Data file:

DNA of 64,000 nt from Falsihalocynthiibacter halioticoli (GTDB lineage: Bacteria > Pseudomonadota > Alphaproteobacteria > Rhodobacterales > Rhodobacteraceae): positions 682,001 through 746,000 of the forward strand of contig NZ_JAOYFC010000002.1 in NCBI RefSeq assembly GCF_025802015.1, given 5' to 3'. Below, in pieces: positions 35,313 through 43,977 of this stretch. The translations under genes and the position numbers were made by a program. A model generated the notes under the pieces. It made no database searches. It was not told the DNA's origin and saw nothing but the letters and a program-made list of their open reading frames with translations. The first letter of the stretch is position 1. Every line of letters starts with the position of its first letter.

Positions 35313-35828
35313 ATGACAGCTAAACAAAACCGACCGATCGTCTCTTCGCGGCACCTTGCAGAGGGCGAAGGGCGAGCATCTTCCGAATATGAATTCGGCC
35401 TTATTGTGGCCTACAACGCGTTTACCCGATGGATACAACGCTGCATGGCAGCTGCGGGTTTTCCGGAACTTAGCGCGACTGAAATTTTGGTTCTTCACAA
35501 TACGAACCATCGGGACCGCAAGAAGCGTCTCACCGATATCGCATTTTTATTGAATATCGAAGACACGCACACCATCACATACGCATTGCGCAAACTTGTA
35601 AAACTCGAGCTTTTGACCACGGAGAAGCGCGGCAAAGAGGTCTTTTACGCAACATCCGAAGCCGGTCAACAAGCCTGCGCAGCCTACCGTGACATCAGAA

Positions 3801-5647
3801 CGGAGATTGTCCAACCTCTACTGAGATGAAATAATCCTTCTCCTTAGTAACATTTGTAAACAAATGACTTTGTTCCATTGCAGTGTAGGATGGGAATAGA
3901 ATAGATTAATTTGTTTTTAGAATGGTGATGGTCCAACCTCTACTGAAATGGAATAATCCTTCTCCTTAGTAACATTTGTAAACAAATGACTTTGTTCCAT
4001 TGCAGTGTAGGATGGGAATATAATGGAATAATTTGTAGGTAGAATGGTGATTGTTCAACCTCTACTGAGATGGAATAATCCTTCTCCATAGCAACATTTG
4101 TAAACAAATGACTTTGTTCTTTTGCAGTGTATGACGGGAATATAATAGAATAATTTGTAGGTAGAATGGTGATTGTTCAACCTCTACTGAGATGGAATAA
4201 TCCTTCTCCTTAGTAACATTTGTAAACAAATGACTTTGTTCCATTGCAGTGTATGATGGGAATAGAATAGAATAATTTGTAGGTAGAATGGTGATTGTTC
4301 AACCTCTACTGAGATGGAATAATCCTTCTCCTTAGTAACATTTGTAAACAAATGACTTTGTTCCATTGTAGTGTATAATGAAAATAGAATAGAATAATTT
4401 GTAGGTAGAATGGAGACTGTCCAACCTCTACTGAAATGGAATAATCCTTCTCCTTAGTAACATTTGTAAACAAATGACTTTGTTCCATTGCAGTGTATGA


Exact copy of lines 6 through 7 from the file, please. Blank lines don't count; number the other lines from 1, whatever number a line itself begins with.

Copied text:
35601 AAACTCGAGCTTTTGACCACGGAGAAGCGCGGCAAAGAGGTCTTTTACGCAACATCCGAAGCCGGTCAACAAGCCTGCGCAGCCTACCGTGACATCAGAA

Positions 3801-5647